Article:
Confusing English Words: Help with a few pesky English words – especially for Nederlanders
Copyright 2016 Brenda de Jong-Pauley
A or An
A door. A book. An elephant. An insect. Easy, right?
But we also say “an hour” and “a university.” Why? Because the rule that controls A or AN is sound-based, not spelling-based.
The rule: If the next word sounds like it starts with a consonant sound–if it has a medeklinker klank–use A. Otherwise, use AN.
A united front.
An honest man.
Advice is a noun. Advise is a verb.
She gave me some good advice. (noun)
I will advise her to carefully study the document. (verb)
All ready, already
All ready means “klaar.”
Already means “al.”
We are all ready to have lunch.
Oh no! We’re late and they already started the meeting.
Affect and effect
Affect is most commonly used as a verb. But in psychology, it can also be used as a noun to refer to emotions.
Effect is noun and refers to a result.
The weather always affects the equipment. (verb)
Her affect was flat (noun)
The effect of the speech was immediate. (noun)
Because and Since
These two words are sometimes used interchangeably, but because since can also refer to a moment in time (I have known her since I was a kid), I recommend because.
Bring and Take
These are always used from the perspective of the speaker. You bring something here and you take something there.
Please bring the paper to me and take the stapler to her.
Capital is a noun referring to money. It also refers to the principal governmental city in a state or country.
A capitol is the official building for government meetings.
Do you have enough capital for the new company?
The capital of the USA is Washington, D.C.
The dome on the capitol building is very beautiful.
Fun and funny
Fun refers to an amusing activity or entertainment. Funny refers to something humorous or strange.
After the roller coaster ride, “Wow, that was fun!”
That was a very funny joke you told.
OMG! Don’t eat that. It smells funny.
Farther and further
Farther refers to literal distance. Further refers to continuing an action or figurative distance.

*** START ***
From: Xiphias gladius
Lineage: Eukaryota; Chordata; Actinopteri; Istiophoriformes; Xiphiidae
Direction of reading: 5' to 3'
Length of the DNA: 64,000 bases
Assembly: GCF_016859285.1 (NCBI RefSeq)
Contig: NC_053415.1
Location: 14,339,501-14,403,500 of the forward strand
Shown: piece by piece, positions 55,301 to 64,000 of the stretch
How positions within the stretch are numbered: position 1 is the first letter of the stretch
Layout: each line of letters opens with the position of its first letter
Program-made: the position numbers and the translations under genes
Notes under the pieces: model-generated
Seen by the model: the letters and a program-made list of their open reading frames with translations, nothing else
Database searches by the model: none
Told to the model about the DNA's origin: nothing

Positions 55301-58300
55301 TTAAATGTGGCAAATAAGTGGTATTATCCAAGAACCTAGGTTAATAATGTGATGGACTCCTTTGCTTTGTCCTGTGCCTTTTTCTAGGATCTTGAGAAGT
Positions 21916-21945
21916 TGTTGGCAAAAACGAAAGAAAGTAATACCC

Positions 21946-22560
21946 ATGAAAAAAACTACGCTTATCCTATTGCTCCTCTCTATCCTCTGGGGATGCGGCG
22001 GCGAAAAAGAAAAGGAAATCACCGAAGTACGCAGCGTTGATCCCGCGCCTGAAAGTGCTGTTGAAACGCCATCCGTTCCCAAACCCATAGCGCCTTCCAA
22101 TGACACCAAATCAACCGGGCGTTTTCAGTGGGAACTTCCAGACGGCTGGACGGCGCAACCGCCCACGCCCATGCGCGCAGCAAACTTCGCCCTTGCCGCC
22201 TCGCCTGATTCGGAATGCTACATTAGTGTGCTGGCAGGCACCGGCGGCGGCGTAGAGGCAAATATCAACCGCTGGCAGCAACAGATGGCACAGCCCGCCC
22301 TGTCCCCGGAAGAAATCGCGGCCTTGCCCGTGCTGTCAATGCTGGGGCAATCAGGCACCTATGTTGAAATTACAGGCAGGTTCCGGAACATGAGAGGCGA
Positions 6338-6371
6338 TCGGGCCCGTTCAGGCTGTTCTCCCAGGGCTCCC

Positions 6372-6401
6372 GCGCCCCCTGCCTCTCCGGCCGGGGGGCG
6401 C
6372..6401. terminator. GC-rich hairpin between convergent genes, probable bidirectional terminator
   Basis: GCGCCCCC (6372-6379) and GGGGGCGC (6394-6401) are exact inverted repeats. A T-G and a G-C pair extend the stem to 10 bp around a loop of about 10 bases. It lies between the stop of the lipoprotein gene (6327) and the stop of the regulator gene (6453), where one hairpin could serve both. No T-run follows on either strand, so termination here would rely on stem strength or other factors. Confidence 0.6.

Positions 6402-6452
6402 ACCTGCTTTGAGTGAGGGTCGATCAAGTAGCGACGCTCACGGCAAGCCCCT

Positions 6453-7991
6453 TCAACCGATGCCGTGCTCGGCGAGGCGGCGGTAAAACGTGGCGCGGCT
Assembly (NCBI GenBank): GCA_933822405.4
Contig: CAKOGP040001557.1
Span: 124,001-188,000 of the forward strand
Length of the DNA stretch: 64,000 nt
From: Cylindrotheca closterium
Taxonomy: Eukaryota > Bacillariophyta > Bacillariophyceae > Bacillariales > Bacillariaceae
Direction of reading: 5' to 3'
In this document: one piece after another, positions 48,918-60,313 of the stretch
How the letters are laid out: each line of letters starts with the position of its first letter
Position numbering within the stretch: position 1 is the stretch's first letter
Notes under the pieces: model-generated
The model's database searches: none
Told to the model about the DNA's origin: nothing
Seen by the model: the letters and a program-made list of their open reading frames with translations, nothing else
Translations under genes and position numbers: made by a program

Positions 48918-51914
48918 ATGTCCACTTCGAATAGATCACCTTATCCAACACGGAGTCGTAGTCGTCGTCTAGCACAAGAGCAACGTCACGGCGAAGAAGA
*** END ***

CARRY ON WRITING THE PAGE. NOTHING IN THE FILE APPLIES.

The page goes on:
Let’s not drive any farther today.
Let’s not speak of this any further.
Its and it’s
Its shows possession. It’s is a contraction (short form) of “it is.”
Its limbs were damaged in the storm. (Refers to the limbs of the tree.)
It’s going to explode! (It is going to explode!)
Learn and teach
Teachers teach, learners (students) learn.
I learned a lot from that professor. He teaches so well!
Loose and Lose
Loose is an adjective. It means not tight or unattached.
Lose is a verb that means to fail. To lose is the opposite of to win.
Lose also means to misplace something.
Pronunciation tip: The words start the same. but loose is pronounced with an s sound and lose is pronounced with a z sound.
Unlike NL, you cannot say that something stands in the text. Use is or is found or can be found.
That passage is on page 100 in the text. The poem can be found on page 200.
Use “stands” to talk about a person, coat rack or tree.
They’re, there and their
Pronunciation tip: They are all pronounced the same.
1. They’re is a contraction of they are
They’re almost ready.
2. There is used for a location and also like “er zijn” in NL.
There are some cookies on the table.
3. Their is used to show plural possession. It tells us who owns something. Their coats are in the closet, but their shoes are in the hall.
Late and too late
Too late does not mean very late. It means that you have missed something because you were late. One can be late and still not be too late.
I was late for the appointment but she still met with me.
I was too late for the concert. The doors were locked. I totally missed it.
Shall and should
In modern English, shall is most often used in a polite question when one hopes or expects to get agreement; “Shall we conclude the meeting?”
Should is much more common, and is used to express opinion or give advice.
You should include this information in your report.
Emigrate and Immigrate
Emigration is about leaving. Immigration is about arriving.
Emigrate: to permanently leave one’s own country.
Immigrate: to permanently move to another country.
Read, read, read
Pronunciation tip: Both words refer to reading. Just be sure to pronounce the past and perfect tense versions so that it rhymes with red.
I read the newspaper every day.
Yesterday I read (sounds like red) the newspaper.
He has read (sounds like red) the newspaper every day this week.
Rare means uncommon. Rare also means undercooked.
This is a rare example of an ancient coin.
That steak is too rare. You should send it back.
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